The 5 a.m. chill of a May morning causes nary a shiver among the five men and one woman in short-sleeved shirts as they stand in a parking lot next to the Arundel Center. And they don't seem to mind being fully awake and alert while nearly everyone else is asleep.
"OK, we're ready to go," says their leader, Sheriff George F. Johnson IV.
This morning, he will have his first chance since being elected in November to accompany deputy sheriffs as they sweep southern Anne Arundel County for deadbeat parents and probation violators. Sheriff Johnson wants to dispel the notion that a deputy's duties are limited to transporting prisoners and guarding the courthouse.
"These guys put themselves in harm's way in everything they do," said Sheriff Johnson, who led the county Police Department's robbery unit before becoming sheriff. "This is something the public rarely gets to see."
Joining the sheriff are Lt. Edward Smith and Deputies Jay Lowery, Valerie Honablue, Brent Iglehart and Edgar Koch II. All except Mr. Koch wear the standard uniform: a light brown shirt and dark brown pants with a black stripe down the side. Mr. Koch, a part-time deputy, wears the pants with a dark brown shirt and is the spitting image of his father, Edgar F. Koch, a deputy county police chief.
In three unmarked cars and a van used for transporting prisoners, the crew heads out, turning left on West Street, right onto Church Circle, then cruising down Duke of Gloucester Street. Sheriff Johnson and Lieutenant Smith ride in the lead car.
The deputies have warrants and a current photograph of every person they want.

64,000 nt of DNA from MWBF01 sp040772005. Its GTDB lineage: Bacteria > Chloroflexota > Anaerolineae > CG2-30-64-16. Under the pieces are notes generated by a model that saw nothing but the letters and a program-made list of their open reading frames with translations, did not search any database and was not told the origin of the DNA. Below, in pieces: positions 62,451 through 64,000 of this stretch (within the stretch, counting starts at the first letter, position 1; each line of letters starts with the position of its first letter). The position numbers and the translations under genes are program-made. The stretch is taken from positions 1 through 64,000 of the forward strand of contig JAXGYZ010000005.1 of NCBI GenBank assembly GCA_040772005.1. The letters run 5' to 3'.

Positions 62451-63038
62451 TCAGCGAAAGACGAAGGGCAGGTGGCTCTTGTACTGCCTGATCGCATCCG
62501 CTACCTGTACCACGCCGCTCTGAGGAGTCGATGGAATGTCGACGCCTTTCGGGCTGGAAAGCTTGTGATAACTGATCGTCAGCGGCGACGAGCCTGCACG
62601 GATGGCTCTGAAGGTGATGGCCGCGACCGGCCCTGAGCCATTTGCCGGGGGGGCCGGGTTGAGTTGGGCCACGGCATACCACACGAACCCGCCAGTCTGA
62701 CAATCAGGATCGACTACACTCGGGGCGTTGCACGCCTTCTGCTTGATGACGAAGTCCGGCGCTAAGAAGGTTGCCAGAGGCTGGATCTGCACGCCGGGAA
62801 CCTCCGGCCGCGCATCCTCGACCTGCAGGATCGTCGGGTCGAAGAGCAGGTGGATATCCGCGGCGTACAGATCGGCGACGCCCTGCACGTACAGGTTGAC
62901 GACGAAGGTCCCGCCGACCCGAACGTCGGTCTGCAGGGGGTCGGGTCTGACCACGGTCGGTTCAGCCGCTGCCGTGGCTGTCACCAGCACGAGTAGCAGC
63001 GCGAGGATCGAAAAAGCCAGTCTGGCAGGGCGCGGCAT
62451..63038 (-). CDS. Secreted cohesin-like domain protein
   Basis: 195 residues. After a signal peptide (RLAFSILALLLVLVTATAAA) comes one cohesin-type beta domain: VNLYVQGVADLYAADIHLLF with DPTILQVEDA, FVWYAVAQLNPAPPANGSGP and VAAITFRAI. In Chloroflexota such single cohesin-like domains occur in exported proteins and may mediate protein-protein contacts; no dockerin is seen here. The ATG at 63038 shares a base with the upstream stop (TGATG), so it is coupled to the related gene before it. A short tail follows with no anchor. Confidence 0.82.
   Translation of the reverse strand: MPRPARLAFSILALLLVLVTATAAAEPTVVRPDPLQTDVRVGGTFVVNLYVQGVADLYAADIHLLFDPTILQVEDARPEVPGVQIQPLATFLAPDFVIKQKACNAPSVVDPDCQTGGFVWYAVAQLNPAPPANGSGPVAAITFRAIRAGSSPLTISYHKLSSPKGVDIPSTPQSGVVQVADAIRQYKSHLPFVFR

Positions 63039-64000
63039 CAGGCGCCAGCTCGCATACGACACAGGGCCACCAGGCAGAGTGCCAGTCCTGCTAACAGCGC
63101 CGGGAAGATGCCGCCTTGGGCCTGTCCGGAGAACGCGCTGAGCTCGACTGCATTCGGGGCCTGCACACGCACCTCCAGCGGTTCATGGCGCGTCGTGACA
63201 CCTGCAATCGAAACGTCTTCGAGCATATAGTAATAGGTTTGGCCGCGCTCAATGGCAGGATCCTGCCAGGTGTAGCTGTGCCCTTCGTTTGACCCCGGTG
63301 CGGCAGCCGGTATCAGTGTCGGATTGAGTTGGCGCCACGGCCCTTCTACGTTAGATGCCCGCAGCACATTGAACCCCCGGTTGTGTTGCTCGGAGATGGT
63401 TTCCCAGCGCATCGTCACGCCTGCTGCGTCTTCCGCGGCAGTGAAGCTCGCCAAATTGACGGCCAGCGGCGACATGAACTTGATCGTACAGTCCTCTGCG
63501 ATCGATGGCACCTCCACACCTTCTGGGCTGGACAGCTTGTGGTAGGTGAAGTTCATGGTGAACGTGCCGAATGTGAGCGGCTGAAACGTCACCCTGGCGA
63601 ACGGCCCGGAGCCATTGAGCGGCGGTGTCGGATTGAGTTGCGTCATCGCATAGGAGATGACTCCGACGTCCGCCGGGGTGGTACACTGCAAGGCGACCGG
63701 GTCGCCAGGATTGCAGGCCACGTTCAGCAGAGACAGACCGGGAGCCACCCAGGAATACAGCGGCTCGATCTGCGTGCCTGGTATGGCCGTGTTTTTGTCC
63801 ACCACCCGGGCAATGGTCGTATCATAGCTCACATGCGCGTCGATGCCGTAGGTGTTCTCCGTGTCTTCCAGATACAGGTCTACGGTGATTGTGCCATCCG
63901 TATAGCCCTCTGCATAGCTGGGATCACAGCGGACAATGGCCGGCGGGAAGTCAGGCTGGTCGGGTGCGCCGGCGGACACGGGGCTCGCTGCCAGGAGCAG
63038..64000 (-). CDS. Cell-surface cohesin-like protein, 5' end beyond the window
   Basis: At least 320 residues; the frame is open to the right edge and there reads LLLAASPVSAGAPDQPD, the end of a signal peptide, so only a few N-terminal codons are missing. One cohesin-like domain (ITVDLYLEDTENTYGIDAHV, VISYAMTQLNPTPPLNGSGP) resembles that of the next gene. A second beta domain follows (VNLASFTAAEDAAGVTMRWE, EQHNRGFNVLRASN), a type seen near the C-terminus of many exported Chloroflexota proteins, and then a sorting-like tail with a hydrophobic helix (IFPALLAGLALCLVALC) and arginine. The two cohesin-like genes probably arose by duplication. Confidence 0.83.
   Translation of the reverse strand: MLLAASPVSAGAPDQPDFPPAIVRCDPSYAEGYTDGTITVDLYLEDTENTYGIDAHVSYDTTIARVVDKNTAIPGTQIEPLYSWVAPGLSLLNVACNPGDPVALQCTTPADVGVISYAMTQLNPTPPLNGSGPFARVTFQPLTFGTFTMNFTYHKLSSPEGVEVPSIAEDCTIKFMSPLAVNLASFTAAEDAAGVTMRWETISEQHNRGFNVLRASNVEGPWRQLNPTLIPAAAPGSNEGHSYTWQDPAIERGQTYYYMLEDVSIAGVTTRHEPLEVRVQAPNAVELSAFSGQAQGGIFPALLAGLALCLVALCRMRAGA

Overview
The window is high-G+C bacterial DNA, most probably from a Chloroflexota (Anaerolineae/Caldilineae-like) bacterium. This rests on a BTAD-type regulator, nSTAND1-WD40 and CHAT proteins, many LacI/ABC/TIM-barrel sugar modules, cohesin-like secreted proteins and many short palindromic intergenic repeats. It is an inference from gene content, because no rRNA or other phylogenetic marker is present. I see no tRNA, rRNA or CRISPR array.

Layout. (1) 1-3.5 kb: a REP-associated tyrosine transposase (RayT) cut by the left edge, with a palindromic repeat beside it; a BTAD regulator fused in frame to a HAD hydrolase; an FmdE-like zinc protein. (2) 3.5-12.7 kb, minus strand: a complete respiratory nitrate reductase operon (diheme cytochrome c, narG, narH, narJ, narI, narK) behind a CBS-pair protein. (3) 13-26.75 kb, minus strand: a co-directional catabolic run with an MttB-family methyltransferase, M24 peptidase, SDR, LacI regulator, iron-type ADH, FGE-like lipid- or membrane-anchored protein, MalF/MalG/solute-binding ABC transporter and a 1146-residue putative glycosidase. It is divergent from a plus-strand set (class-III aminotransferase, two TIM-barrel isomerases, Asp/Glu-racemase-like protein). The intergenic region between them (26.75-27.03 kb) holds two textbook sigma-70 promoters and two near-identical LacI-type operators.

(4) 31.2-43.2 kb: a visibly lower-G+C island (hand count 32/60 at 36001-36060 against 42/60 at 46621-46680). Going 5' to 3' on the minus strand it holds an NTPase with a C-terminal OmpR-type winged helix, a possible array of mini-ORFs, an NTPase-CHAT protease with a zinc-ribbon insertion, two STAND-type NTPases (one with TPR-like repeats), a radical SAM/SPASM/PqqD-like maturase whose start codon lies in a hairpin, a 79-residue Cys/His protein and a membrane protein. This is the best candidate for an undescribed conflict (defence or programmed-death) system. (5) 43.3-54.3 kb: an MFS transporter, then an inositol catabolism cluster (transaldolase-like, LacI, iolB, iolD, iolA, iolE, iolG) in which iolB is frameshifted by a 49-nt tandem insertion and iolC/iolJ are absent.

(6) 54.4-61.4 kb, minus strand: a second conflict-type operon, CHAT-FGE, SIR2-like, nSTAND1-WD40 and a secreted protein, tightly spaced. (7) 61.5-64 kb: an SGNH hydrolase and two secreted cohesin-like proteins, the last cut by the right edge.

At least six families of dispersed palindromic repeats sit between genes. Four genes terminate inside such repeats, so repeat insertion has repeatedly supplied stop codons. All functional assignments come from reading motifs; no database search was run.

"Nobody really looks for you to come knocking on their door this time of the morning," Deputy Lowery, an 18-year veteran, says in explaining why the department chooses the early morning for such activities. "It kind of catches them off guard."
Five minutes later, the caravan stops at an apartment in the 1000 block of Madison St., the home of Anthony Savoy, 35. He is wanted on two counts of failure to appear for not paying child support. This is not the first time deputies have looked for him.
"The last time, this guy jumped out a third-floor window," Sheriff Johnson said as his deputies went to the third floor and rousted the sleeping Mr. Savoy. "He practically landed in the lap of a deputy."
Mr. Savoy doesn't try any daredevil antics this time. Five minutes after arriving, deputies lead the scowling man out.
The group presses on to the next block.
"Most of these locations are close together so we can hit them fast," Deputy Lowery says.
The apartments in the 1100 block of Madison St. have security locks. Deputies not only have to knock, but have to wait until someone buzzes them in. When Deputy Lowery rings the bell, a woman's voice answers over a speaker, clearly irate.
"Who is it?"
"Sheriff's office, ma'am," Deputy Lowery answers politely.
L "What?" the woman answers, incredulity obvious in her voice.
A few minutes later, Anthony Brandford, 38, wanted on drug charges, is led out.
Serving criminal warrants is an exercise in hard work and luck for the 32 full-time and 20 part-time deputies in the department, which has an annual budget of $2 million. Three teams of five deputies and a supervisor serve them daily, Sheriff Johnson said. On this morning, two other teams operated in other parts of the county simultaneously with the sheriff's.
After Mr. Brandford's arrest, deputies are lucky and unlucky at an apartment across the street. They are looking for Florine Griffen and Vernon Harrison. Ms. Griffen isn't home, but Mr. Harrison, 35, and his brother Sterling Harrison, 36, are asleep in the living room.
Both are wanted for failure to pay child support. Vernon Harrison had escaped from the Anne Arundel County jail.
This day's sweep ends with deputies making 10 arrests, about half of them people on the list. The 50 percent success rate is standard, Sheriff Johnson says.